Mayor Harvey Johnson still says Jackson’s 133 water main breaks were due to extended sub-freezing temperatures and not delinquent system updates.
At an 11 a.m. City Hall press conference Johnson said $100 million has been invested in the city system over the past 12 years. According to a decade-old study, approximately $300 million would be required to update the Jackson water system. A new study needs to be done, he said.
At least 36 water line breaks still need to be repaired. The city will be under a boil water alert for two days after the breaks are repaired so the Health Department can verify water is safe to drink.
Johnson said Jackson comprises 125 square miles and has infrastructure that is typical of an older city, and water and sewer system repairs are an ongoing process.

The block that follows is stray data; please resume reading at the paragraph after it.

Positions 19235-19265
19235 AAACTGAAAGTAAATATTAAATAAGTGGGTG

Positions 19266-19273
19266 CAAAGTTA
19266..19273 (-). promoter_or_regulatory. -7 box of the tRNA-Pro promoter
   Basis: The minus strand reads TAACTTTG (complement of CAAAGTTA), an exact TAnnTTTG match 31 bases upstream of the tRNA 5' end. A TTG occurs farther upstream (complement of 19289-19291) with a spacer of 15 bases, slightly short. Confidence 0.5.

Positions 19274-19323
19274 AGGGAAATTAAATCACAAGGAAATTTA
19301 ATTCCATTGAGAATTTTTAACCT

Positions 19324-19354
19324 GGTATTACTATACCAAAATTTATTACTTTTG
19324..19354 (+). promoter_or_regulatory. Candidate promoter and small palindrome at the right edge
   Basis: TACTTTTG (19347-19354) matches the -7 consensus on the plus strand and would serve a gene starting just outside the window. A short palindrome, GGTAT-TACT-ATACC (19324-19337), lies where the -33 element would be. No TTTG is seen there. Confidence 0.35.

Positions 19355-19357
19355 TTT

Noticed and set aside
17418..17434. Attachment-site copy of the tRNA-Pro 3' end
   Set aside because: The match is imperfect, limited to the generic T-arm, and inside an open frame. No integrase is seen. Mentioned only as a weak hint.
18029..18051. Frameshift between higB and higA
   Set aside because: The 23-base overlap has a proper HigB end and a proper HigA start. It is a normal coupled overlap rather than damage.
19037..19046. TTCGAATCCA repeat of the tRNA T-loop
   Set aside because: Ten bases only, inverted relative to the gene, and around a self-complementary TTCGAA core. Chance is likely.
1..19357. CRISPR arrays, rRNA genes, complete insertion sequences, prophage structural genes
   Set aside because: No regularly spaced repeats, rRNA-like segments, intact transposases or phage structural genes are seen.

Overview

The city is “seeing some level of progress” in repairs, and more updates will be available this afternoon, Johnson said.
Employees are working on a web site map showing the locations of water line breaks and repairs that will hopefully be up by the afternoon, Johnson said. The city still asks residents to call their hotline at (601) 960-1111 for information and to report needed repairs.
Jackson currently has access to $12 million in federal stimulus money, none of which is dedicated to water system improvements, Johnson said. Some stimulus money has been used for road repairs. Johnson said there is talk of more stimulus money coming through that could be used for water system repairs in urban areas such as Jackson.
Buildings on more highly elevated areas may be without water or high water pressure longer than buildings in lower elevations, Johnson said. A pressure of 65 pounds per square inch (PSI) would “make everybody comfortable,” Johnson said. Tuesday’s PSI numbers were in the 30s, and the city’s current pressure is 44 PSI.
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